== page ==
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e Hindustan Motors case (supra). Once the dominion over the goods passed out of the hands of the appellant-company it tantamounted to seizure for all practical purposes. It is one thing for the goods to be kept detained in a manner where the owner thereof has access to the same but is prevented by a prohibitory order from dealing with the same. The situation is radically altered when the owner of the goods no longer has access thereto and has no control over the same. 28. It will be appropriate .....

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VIII of the Act. Similarly, under sub-section (2) of Section 17 of the Act, the Proper Officer is empowered to verify the self-assessment of the imported goods and for that purpose examine or test any imported goods as may be necessary. It is thereafter, the Proper Officer may reassess the duty leviable on such goods if he is satisfied that the self assessment made by the importer is not correctly done. 29. Therefore, the examination of the imported goods undertaken on 11.11.2013 and completed o .....

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en entrusted was required not to permit such goods to be removed from the Customs area or otherwise deal with them except and in accordance with the permission obtained in writing from the Proper Officer, it becomes clear that the goods imported shall continue to remain in control and custody of the Customs Officer and they remain to be so till they are cleared. Any such retention of custody of the goods and their control does not, in law, amount to passing of dominion over the same from the own .....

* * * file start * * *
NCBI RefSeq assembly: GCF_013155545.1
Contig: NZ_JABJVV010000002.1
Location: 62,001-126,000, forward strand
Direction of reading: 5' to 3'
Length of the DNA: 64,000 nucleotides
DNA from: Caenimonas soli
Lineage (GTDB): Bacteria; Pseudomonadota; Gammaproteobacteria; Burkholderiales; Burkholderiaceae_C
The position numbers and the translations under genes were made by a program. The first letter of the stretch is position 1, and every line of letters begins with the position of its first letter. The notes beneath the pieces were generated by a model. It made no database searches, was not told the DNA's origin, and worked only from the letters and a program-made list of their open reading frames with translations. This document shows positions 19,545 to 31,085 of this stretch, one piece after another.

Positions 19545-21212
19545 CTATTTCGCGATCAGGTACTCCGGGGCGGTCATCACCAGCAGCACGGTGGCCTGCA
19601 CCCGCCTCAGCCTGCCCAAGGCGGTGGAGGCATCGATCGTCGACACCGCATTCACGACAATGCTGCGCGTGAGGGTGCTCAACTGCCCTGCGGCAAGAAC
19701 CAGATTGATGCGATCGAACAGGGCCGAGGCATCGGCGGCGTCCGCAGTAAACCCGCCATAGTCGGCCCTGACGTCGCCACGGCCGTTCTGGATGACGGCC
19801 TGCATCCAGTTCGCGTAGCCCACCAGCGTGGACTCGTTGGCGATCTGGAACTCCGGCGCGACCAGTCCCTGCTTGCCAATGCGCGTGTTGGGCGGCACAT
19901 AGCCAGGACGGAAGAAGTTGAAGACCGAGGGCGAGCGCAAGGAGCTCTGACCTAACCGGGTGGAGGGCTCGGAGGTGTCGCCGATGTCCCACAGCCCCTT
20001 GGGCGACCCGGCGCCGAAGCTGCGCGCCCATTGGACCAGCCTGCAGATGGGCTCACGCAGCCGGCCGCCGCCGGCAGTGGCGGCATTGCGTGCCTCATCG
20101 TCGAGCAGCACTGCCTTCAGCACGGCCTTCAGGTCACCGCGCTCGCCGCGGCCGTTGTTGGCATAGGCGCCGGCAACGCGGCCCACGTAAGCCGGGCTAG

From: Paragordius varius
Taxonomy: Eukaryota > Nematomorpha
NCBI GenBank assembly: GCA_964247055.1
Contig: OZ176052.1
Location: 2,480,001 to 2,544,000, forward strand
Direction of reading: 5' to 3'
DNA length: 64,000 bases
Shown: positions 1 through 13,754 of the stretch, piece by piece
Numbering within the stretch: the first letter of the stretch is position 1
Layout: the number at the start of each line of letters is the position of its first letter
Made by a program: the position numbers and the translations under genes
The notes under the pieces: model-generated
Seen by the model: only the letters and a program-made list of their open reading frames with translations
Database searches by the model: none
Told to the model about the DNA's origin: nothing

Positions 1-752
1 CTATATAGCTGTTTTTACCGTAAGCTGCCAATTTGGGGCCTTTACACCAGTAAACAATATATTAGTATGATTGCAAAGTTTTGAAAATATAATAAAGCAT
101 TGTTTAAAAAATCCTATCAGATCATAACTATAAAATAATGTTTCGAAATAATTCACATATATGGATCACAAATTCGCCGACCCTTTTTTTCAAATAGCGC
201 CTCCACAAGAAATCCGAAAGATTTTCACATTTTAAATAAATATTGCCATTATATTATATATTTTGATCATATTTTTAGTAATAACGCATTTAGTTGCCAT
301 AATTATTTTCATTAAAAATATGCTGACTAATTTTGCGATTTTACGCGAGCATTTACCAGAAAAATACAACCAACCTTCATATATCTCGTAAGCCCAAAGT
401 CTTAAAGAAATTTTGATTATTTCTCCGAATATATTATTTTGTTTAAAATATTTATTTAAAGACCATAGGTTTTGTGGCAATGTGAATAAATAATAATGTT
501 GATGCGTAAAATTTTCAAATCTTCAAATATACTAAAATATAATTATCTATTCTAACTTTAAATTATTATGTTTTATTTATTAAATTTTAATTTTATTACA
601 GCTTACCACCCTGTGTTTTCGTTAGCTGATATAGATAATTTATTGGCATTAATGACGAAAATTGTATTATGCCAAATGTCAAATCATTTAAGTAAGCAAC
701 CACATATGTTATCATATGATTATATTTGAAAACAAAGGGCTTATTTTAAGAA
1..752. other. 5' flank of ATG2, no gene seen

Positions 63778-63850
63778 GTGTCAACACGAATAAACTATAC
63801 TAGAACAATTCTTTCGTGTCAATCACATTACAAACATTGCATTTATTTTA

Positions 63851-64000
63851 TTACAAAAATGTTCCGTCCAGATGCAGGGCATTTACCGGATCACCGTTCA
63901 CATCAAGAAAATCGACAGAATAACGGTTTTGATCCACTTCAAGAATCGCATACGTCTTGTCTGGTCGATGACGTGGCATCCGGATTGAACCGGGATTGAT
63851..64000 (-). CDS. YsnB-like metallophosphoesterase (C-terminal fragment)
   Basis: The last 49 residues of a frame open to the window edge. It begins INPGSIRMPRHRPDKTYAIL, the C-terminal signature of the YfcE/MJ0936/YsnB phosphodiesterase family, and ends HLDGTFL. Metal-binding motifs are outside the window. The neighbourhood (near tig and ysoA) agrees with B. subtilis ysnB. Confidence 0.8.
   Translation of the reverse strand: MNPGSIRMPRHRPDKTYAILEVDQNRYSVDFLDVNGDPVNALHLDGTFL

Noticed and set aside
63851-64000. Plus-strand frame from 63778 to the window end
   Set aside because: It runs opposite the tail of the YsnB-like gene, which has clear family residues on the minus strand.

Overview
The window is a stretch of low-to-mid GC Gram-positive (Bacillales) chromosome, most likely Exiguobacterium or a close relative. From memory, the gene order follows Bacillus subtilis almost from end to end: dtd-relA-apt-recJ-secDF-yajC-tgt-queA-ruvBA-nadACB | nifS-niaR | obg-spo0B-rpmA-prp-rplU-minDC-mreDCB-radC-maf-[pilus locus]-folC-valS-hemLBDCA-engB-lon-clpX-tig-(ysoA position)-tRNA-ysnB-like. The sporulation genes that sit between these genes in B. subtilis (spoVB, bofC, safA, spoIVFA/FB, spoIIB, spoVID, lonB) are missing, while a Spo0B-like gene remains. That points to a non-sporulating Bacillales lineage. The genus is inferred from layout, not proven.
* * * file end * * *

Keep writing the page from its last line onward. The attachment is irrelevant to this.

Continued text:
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clearing the goods has been passed in the present case. Consequently, the access or control or right of usage of the imported goods is not available at all to the importer, except under an express permission granted by the Proper Officer and no such permission has been granted either. Therefore, the contention canvassed by the learned Senior Counsel on behalf of the writ petitioner/appellant that the denial of access, control or usage of the imported goods amounts to seizure is not liable to be .....

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31. Once the goods get cleared for home consumption, the importer is entitled to remove the same from the Customs area subject of course to payment of duty. It would be a different matter that such goods are still liable for reassessment or even confiscation proceedings subsequently. But in such a case, if the person from whose custody the goods have been seized, if he is not issued with the show cause notice under Section 124 of the Act within the period of six months prescribed by sub-section .....